Physicians Hall Front

Pediatric Appendicitis Study Shows Antibiotic Therapy Can Be as Effective as Surgery

Milwaukee, Wisconsin, Aug. 10, 2020 – Appendicitis is the most common reason for abdominal surgery, with more than 70,000 children in the United States undergoing appendectomy annually. Although most physicians treat appendicitis with a major intra-abdominal procedure, this procedure can lead to post-operative pain and disability for patients. Up to 15 percent of all appendectomy patients experience complications after their procedure, while up to 7 percent experience serious complications. The results of a study published recently in JAMA show that antibiotics alone can effectively treat uncomplicated appendicitis in children with a less negative impact on the patient and family.

This trial of more than 1,000 children in 10 hospitals across seven states was conducted by the Midwest Pediatric Surgery Consortium, a research collaborative conceived and executed by several surgical clinical investigators at major children’s hospitals throughout the region. Co-investigators of the trial at Children’s Wisconsin were Dave Lal, MD, MPH, professor of pediatric surgery, and Thomas Sato, senior associate dean and professor of pediatric surgery, at the Medical College of Wisconsin (MCW).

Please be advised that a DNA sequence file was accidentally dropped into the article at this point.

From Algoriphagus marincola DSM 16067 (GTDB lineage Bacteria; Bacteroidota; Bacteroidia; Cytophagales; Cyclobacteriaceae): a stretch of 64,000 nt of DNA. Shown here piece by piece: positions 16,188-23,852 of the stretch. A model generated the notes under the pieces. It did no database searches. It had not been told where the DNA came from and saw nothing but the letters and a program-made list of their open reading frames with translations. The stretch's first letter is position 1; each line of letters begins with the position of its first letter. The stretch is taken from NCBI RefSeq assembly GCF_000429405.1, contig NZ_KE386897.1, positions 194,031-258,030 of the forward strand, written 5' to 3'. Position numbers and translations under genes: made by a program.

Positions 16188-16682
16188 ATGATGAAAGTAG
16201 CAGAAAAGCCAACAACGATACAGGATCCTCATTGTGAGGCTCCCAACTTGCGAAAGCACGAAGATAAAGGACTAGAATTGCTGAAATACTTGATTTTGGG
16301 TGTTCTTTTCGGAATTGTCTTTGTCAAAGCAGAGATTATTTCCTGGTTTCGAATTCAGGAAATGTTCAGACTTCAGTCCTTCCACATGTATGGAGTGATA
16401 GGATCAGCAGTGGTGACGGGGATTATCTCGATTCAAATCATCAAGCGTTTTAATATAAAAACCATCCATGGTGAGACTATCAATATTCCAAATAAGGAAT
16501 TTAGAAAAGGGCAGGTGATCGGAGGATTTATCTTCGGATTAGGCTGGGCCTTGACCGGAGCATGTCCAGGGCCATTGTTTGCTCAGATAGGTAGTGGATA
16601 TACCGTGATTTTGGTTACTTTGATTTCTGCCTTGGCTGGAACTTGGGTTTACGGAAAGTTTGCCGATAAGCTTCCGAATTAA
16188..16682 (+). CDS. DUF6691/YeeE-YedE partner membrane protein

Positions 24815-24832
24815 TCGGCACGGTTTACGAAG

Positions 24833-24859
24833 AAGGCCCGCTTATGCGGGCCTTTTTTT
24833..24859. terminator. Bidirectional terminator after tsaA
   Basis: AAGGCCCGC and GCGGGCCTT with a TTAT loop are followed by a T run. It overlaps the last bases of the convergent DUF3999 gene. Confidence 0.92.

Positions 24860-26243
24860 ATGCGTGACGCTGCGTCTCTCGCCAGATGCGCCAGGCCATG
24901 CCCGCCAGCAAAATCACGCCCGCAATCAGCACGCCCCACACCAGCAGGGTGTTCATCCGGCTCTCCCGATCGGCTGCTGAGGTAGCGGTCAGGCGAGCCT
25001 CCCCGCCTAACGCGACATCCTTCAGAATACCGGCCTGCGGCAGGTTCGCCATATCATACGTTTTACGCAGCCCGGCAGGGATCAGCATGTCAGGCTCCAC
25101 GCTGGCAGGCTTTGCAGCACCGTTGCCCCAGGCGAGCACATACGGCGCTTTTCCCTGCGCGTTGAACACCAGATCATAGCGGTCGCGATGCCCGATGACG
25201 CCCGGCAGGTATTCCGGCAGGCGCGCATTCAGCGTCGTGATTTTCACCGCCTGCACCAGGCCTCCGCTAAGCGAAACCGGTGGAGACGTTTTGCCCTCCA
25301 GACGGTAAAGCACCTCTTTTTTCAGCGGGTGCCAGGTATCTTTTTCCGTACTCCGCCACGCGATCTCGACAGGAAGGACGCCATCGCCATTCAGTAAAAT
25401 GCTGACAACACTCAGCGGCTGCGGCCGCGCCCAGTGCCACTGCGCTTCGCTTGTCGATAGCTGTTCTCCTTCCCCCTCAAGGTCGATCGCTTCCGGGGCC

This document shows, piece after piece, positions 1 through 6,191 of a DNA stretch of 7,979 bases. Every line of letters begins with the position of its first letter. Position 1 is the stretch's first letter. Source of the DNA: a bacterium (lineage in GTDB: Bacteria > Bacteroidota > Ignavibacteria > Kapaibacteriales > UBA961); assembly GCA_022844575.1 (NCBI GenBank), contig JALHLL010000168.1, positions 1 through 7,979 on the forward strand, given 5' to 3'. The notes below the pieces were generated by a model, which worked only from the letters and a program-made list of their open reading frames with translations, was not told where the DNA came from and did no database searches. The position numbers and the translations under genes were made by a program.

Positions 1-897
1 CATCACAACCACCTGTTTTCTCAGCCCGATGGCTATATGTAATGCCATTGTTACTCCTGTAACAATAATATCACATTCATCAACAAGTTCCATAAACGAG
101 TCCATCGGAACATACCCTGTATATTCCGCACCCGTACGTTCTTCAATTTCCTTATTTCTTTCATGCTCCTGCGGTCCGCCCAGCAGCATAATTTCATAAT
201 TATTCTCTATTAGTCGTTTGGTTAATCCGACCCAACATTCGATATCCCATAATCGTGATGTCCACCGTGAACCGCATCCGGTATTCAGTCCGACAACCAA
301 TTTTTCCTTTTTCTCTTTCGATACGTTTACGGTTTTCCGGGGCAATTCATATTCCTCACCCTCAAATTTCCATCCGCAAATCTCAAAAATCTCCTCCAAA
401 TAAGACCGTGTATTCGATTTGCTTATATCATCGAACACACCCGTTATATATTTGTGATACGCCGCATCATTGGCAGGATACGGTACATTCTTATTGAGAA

The researchers found that nonoperative management through antibiotics can effectively treat appendicitis in children and offer a preferred option for children and families, as it is less invasive and offers a more positive patient experience. This was measured through generalizable estimates of success rate, disability, health-related quality of life, medical/surgical complications and healthcare satisfaction.
Nonoperative management led to fewer disability days for the patient one year post operation, and healthcare satisfaction and satisfaction with decision scores were similar between families choosing surgery and families choosing nonoperative management. Taken together, these results support offering non-operative management as a treatment option for uncomplicated appendicitis.

“The risks and benefits of non-operative management with antibiotics alone and surgery are very different, therefore, a ‘successful’ treatment depends on which risks and benefits are most important to each patient and their family,” Dr. Sato said. “Our results support using an informed shared decision-making process to offer both surgery and non-operative management as treatment options for children with uncomplicated appendicitis.

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